Looking for a new Android phone? Then you’ll want to check out our list of the best currently available
As it stands, unless you plan on buying an iPhone XS, XS Max or iPhone XR, then you’re going to end up buying an Android phone. But which to get? Android phones come in all shapes and sizes and, thanks to companies’ ongoing tendency to skin phones’ software, don’t always have matching features or UI’s even if the core OS is the same.
Here to help clear up the confusion we’ve created a definitive list of the best Android phones we’ve reviewed. If you’re after a great all-rounder and have cash to burn Samsung Galaxy S9 is a fantastic phone. If that doesn’t quite meet your fancy you may want to check out the Sony Xperia XZ3 or Huawei P20 Pro, which bother feature stellar OLED displays and excellent cameras.
Related: When will my phone get Android Pie?
best overall android phone
The Huawei P20 Pro is our current best overall Android phone pick thanks to its triple array of cameras that takes excellent shots. This is paired with a great screen and design.
How we test Android phones
Before scoring any Android phone one of our expert reviewers will spend at least a week using the handset as their primary smartphone. During that time we see how the phone handles with everyday use, but we also run it through a series of synthetic benchmarking and battery-burn tests.
All of these tests are repeatable, so we can accurately compare like for like between devices.
Still not sure? Check out our guides to the following:
- Best phone
- Best cheap / budget phones
- Best Apple iPhone
- Best mid-range phone
- Best phablet / big phone
- Best camera phone
Huawei Mate 20 Pro: Filled with great features
- Lovely display
- Serious amount of features
- Great camera
- Unbeatable battery life
- EMUI is a poor version of Android
There’s been a load of stunning Android phones in 2018, yet the Huawei Mate 20 Pro is certainly the one with the most features.
It packs an in-display fingerprint sensor, unmatched battery life and even 40w charging to juice the huge 4200 mAh battery in less than an hour. Oh, and there’s wireless fast charging too.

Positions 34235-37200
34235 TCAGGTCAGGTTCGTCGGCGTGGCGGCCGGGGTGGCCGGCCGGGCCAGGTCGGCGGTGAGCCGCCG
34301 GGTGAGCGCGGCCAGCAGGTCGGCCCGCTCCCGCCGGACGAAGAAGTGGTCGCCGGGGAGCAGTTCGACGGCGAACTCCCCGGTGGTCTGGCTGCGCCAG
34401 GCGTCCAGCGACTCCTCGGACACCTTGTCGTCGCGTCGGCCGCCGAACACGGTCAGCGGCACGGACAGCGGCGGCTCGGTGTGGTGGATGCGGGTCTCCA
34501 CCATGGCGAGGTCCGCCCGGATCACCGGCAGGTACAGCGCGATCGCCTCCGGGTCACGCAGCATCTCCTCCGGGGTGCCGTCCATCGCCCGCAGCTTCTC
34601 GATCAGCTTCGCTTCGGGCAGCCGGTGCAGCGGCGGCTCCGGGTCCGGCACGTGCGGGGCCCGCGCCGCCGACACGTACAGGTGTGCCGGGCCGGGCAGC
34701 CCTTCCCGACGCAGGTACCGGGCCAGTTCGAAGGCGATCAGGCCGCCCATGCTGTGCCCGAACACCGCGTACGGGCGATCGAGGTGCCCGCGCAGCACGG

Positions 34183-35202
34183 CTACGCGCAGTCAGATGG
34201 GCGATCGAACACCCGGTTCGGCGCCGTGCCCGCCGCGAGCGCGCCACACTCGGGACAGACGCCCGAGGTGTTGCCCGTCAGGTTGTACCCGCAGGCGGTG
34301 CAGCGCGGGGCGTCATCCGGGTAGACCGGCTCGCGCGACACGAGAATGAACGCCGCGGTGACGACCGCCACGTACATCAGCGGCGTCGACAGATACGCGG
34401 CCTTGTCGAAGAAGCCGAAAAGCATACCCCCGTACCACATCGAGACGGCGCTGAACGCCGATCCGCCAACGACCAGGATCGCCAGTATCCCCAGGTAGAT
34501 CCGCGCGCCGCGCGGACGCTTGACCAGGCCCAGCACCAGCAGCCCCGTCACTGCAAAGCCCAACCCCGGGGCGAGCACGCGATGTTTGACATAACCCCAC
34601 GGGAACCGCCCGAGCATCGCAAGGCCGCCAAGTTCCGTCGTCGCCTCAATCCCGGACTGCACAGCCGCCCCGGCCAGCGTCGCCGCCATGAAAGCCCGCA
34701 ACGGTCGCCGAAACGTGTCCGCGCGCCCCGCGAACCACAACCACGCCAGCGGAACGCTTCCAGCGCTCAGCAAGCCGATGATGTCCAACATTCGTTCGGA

What makes this phone so great is that all these features work fantastically well. The triple camera array on the back takes excellent shots and the OLED HDR display is colourful and vibrant.
The only real issue we have with this phone is the software. Huawei’s EMUI remains a weakness and it’s even more obvious on such a great phone.
- Read our Huawei Mate 20 Pro review
Samsung Galaxy Note 9: Great display
- Lovely display
- Loads of power
- Clever S Pen
- Big battery
- Bixby button is an annoyance
- Uncomfortable to hold
If you’re on the hunt for an Android phone that ticks all the boxes (and you’ve got at least £899/$999 to spend) then you can’t go wrong with the Samsung Galaxy Note 9.
The huge 6.4-inch display is gorgeous, Exynos 9810 platform speedy and there’s 128GB storage as standard. It also impresses with endurance, comfortably lasting the day thanks to its 4000mAh battery. You’ve even got an enhanced S Pen: a handy stylus that’s great for drawing or taking notes and now doubles as a wireless remote for certain functions.
The camera system is very similar to the S9 Plus: you’ve got two 12-megapixel cameras on the back, one for lossless zoom and one for regular shots. That main camera can also switch between apertures of f/1.5 and f/2.4, making it great for letting lots of light in when shooting in low light. There’s an 8-megapixel camera on the front that’s good for selfies and you can also record super slow-motion video or footage at up to 4K at 60fps.
- Read our Samsung Galaxy Note 9 review
Asus ROG Phone: The ultimate choice for PUBG fanatics
- Great screen
- Innovative peripherals system
- Solid performance
- Airtrigger controls are a gamers dream
- Battery life could be better
- Not enough games that take advantage of the hardware
Avid PUBG mobile player? Then you’ll want to check out Asus’ latest ridonculous smartphone: the ROG Phone.